A couple of months ago I agreed to give a lecture for the ISSYP, held at Perimeter this summer. Then pleasantly forgot about it. It was only Wednesday, one day before my scheduled talk that I found out what the abbreviation means - the 'International Summer School for Young Physicists'.
Luckily I realized nobody had asked me for a title of the talk, so picked the first thing that came into my mind. An extended version of 'The World's largest Microscope' followed by an introduction about 'Large Extra Dimensions' because I was reasonably sure nobody else from the PI researcher would talk about something too similar. On the schedule however the titles read like a riddle of the sort "Which item does not belong there? Monday: Quantum Mechanics, Tuesday: Dark Matter, Wednesday: Quantum Gravity, Thursday: Sabine Hossenfelder, Friday: General Relativity."
Upon further inquiry how young is young I was told 11th graders. That's when I got really scared. 11st grade, I thought. Gee. They will ask all kinds of questions I can't answer. Derivation of synchrotron radiation? What's a Fermi in seconds, and how does one explain an UV cutoff to somebody who doesn't know neither what a virtual particle is, nor what UV means?
But, brave me, I faced the challenge and turned up at 9 in the morning (I am particularly proud to report I hit the snooze button only 5 times). Just to find a completely empty room, because the bus was late due to heavy rain. So I grabbed a coffee and when I came back there were 50 kids staring at me, some of which looked about as tired as me. Upon my appearance, a couple of them took out digital cameras which they used whenever something sparked interest (me dropping the pointer?). I hope none of them belongs to generation blog.
Anyway, approaching a birthday in the thirty-somethings I am a bit nostalgic these days. Staring at the kids I saw myself staring back, and I recalled a similar lecture I visited at the Frankfurt University while I was in school. There they were, all the serious scientists with multiple academic titles, IQs several standard deviations off the average, authors of books and technical papers, used to speaking in front of hundreds of people. All these researchers that knew quantum mechanics, differential geometry, and how to properly pronounce Nambu-Jona-Lasinio*. What I didn't know then, most of them were postdocs - their supervisors probably being busy with more serious things than talking to kids.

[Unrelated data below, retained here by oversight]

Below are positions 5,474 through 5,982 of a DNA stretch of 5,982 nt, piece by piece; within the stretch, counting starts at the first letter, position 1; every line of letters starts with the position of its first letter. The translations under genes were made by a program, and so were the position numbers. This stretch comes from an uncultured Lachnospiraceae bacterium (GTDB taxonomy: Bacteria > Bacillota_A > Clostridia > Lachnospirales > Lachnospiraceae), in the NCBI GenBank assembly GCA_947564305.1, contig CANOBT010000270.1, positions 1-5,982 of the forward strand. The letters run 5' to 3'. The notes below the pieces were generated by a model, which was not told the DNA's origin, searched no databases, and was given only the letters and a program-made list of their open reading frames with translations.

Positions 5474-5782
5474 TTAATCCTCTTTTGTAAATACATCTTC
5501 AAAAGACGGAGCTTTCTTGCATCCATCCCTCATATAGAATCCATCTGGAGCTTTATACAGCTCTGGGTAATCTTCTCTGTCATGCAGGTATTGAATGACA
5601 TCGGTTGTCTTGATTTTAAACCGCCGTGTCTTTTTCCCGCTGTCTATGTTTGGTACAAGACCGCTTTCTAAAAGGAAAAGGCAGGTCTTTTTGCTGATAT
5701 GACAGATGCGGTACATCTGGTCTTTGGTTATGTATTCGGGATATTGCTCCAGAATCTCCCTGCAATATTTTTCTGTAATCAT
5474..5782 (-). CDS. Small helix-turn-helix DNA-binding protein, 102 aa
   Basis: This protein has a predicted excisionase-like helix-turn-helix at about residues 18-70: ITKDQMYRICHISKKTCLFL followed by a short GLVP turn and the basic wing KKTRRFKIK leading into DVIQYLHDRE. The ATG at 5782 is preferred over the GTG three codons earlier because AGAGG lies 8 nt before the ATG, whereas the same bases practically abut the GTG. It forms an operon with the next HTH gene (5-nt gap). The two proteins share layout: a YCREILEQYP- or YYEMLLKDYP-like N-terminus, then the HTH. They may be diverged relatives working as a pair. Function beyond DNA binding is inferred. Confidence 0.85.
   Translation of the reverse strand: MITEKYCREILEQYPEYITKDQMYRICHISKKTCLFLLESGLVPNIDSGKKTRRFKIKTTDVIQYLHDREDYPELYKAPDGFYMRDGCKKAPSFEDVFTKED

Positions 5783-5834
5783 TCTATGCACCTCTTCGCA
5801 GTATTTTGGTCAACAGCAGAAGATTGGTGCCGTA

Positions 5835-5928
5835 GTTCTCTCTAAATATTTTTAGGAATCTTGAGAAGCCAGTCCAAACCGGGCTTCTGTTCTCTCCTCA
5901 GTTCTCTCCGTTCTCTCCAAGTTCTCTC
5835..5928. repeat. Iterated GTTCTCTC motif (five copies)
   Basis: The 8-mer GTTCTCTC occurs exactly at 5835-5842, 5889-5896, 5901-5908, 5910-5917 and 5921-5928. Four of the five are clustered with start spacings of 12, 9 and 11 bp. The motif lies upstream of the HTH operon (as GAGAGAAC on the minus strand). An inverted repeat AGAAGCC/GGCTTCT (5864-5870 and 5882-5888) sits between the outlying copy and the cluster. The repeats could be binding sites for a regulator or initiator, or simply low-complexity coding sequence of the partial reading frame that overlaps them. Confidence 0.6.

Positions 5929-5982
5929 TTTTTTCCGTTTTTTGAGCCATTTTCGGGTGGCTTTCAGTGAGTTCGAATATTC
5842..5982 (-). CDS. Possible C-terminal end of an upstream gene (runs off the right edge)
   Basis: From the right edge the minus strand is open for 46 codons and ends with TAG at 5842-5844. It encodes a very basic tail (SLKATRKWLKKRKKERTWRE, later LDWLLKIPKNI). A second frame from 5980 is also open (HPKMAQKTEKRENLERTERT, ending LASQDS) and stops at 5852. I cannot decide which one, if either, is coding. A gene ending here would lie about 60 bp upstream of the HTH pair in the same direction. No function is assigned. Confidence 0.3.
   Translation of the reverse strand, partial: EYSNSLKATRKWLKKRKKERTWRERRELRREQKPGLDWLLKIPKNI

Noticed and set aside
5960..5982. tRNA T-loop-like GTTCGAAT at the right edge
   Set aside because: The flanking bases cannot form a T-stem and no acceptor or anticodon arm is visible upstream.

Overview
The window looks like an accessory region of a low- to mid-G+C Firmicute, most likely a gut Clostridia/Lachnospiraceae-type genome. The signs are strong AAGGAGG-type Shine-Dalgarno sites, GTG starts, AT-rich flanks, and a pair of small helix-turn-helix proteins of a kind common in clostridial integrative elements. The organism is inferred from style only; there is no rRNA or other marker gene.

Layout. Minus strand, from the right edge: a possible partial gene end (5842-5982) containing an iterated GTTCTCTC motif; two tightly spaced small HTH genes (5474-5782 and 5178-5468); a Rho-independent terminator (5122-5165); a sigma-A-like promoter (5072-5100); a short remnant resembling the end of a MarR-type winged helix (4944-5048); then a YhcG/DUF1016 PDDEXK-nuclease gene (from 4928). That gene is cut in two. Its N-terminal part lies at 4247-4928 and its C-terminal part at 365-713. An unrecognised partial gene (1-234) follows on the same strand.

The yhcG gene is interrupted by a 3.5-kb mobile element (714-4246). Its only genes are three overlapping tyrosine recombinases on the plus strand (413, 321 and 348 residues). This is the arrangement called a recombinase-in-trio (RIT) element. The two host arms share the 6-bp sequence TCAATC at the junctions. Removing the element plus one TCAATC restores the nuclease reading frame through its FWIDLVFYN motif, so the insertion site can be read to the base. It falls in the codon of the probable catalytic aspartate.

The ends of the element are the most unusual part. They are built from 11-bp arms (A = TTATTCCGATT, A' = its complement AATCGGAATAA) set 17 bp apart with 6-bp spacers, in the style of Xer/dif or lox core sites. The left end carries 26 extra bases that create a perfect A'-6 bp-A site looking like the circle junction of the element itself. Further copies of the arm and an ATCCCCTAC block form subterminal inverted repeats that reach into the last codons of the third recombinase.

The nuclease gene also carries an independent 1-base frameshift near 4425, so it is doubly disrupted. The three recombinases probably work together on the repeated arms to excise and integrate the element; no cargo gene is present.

And I? I was intimidated. Seriously. And some of the kids sitting in my lecture were too, that's what I saw in these faces (I shouldn't have worn black, should I?). They only cracked up when I made a joke about Lee's office (if you've seen his office you'll know what I mean). The most difficult question they asked was why the background of my slides was a map of Middle Earth (but that's another story).
So I was wondering how intimidating is holding a PhD? Part of the distance I felt when sitting in this lecture (a looooong time ago) is probably due to German culture. In case you don't know, German language has a hierarchy problem: there are two ways to address people. Either with the colloquial 'Du' or with the formal 'Sie' . The former is reserved for people you know well, friends and family, and for non-adults (that technically being 18, but obviously there is a certain grey scale here). Being a professor at a university definitely qualifies for 'Sie'. Unless dropping the formalities was explicitly offered, it's appropriate to address him (or her) with 'Professor Soandso'. After moving to the USA, It took me quite some while to get used to addressing basically complete strangers (older than me!) by first name.
But besides this, even in the English speaking countries there remains the barrier between those looking down from their ivory tower, and those wishing to climb up the stairs. So I am left wondering who was more intimidated by whom?
Needless to say, over the years my intimidation gradually vanished. If you've seen a professor crawling on all fours under a desk trying to bark like a dog, it slightly alters your view of 'being several orders off the average' - just believe me.
Footnote 1: The proper pronunciation is An-Jay-Al.
Footnote 2: See e.g. this brief article about 'Friends and Acquaintances' which is imho pretty much to the point.